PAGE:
Supreme Court adds 11 cases to 2017 docket

The US Supreme Court [official website] granted certiorari in 11 cases [order list, PDF] on Thursday.

Dalmazzi v. United States [cert. petition, PDF] Cox v. United States [docket], and Ortiz v. United States[cert. petition, PDF] are three cases that will be consolidated and will be given one hour each for oral argument. These cases deal with whether active-duty military officers can serve on the Court of Military Commissions Review (CMCR). The petitioners were members of the Air Force who were convicted [SCOTUSblog report] of different crimes in a military court. They are appealing their convictions on the grounds that only members of the military can preside over a military court, and the judges in the petitioners’ cases were civilians because of their CMCR position.

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Iowa’s Supreme Court Hears Dispute Over $75 Speeding Ticket

A dispute over a $75 speeding ticket has climbed through the levels of Iowa’s court system, reaching the lofty heights of the Iowa Supreme Court for oral arguments.

Marla Leaf got a speeding ticket because a camera allegedly caught her driving 68 mph in a 55-mph zone on an interstate freeway through the city of Cedar Rapids in February 2015.

It’s not typical for the state’s top court to hear small-claims cases. But in her case against the city of Cedar Rapids, Leaf argues that her constitutional rights and state law were violated because the city delegated police powers to the private company that maintains the speed cameras.

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Federal judge overturns Massachusetts city law regulating drones

In the first federal court ruling (PDF) concerning attempts by city and state jurisdictions to regulate the use of drones, a judge denied a requirement by a city near Boston regarding local registration and significant bans on where and how low they can fly.

The law giving the Federal Aviation Administration responsibility for regulating the use of drones, while allowing some non-federal say over their use, preempts the city of Newton from requiring registration beyond the agency’s own such requirement; from banning flights below 400 feet; and from requiring an owners’ permission before flying over public or private property. Newton’s requirement that drones can’t fly below 400 feet clashes with FAA rules which say drones must be operated below an altitude of 400 feet from the ground or a structure.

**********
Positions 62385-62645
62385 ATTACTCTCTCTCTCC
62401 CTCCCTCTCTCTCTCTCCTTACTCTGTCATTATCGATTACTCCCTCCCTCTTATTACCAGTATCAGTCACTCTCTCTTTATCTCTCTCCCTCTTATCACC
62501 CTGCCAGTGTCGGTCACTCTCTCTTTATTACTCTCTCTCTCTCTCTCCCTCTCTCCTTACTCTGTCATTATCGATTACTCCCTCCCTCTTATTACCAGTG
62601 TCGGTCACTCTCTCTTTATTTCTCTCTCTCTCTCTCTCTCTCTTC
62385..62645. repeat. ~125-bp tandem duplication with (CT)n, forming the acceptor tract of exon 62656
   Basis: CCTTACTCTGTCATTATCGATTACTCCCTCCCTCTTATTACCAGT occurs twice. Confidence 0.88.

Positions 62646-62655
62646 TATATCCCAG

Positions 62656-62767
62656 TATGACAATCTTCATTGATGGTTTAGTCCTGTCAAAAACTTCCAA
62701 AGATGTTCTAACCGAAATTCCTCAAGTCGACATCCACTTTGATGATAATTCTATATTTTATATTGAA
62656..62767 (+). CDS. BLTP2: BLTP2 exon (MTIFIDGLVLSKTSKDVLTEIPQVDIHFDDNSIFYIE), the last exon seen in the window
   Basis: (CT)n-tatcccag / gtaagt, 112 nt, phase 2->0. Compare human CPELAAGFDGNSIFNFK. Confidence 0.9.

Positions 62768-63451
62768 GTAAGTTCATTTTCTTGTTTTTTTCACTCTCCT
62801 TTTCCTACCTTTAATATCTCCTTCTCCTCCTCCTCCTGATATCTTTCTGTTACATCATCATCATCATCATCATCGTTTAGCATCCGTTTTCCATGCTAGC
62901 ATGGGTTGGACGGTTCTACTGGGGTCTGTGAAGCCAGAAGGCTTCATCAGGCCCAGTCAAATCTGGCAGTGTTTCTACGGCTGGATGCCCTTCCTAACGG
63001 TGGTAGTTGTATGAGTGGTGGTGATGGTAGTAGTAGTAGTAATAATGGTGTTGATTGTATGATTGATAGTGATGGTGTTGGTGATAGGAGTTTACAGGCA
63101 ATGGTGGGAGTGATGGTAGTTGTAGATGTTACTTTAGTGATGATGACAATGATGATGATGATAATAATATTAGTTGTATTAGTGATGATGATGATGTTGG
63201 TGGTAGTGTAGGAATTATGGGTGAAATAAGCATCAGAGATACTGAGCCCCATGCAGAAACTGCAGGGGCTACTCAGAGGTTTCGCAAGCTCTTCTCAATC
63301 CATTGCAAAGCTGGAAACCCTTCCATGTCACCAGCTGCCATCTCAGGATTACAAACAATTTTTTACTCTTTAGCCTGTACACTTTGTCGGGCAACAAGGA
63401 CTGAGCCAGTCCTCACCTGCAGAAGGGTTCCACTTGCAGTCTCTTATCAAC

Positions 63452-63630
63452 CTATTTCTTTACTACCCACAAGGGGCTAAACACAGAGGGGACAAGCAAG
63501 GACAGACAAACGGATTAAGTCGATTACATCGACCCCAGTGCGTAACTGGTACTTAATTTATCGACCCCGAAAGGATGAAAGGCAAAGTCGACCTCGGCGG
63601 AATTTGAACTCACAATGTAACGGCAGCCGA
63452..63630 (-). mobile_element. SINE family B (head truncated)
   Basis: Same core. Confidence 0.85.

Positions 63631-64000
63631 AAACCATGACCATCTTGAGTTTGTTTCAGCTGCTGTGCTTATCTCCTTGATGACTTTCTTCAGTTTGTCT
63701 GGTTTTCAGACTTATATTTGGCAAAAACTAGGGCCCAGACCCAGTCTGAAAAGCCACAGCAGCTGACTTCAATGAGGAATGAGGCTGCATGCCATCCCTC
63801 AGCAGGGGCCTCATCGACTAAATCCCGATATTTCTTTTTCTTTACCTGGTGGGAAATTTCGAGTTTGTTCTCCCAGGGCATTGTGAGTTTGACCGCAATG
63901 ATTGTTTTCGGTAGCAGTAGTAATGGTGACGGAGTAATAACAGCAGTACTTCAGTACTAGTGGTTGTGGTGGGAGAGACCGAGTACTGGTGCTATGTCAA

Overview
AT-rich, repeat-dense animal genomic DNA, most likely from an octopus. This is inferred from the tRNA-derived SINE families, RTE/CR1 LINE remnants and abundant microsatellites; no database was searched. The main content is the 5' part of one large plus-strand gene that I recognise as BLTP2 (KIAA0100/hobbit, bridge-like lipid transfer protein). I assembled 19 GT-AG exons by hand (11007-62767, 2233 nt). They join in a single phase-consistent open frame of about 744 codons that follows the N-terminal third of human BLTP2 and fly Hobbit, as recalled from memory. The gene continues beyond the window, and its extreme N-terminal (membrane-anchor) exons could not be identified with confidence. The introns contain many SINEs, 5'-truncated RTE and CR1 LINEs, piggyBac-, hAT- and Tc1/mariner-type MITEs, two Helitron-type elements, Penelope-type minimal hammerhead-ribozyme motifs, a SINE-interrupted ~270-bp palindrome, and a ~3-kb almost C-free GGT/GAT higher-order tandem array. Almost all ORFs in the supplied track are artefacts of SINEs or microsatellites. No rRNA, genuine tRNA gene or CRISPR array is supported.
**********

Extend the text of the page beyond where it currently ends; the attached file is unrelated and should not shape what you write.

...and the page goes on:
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Copyright and Algorithms

While in 2011 the “case of the macaque[monkey] selfie” went viral on wordwide social networks, recent exchanges between the Luxembourg Federation of Authors and Composers (Fédération Luxembourgeoise des Auteurs et Compositeurs), the Association of Authors, Composers and Musical Publishers’ Successor Advisory Committee (Commission Consultative des Ayants Droits de la Société des Auteurs, Compositeurs et Editeurs Musicaux or SACEM’s CCAD) and the Culture Ministry in 2017 push us to ask ourselves about the possibility of an algorithm being a copyright holder for its creations, and thus becoming a member of an association for authors and composers.

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No, I have nothing to do with leagle.com

For some time a crazed individual online has claimed that I have some sort of relationship with leagle.com. This is untrue. I do not now nor have I ever had any relationship with that web site.

Out of curiosity, I looked up some court records and it appears as though the owner’s name really is (or at one time was) Don Johnson. You can read more about regarding leagle.com’s ownership by browsing the criminal case filed against an individual who allegedly tried to hack the site to take down unflattering information that he didn’t want on the internet, courtesy of courtlistener.com: https://www.courtlistener.com/docket/7470470/united-states-v-jahanrakhshan/

For instance, see here: https://www.courtlistener.com/docket/7470470/80/united-states-v-jahanrakhshan/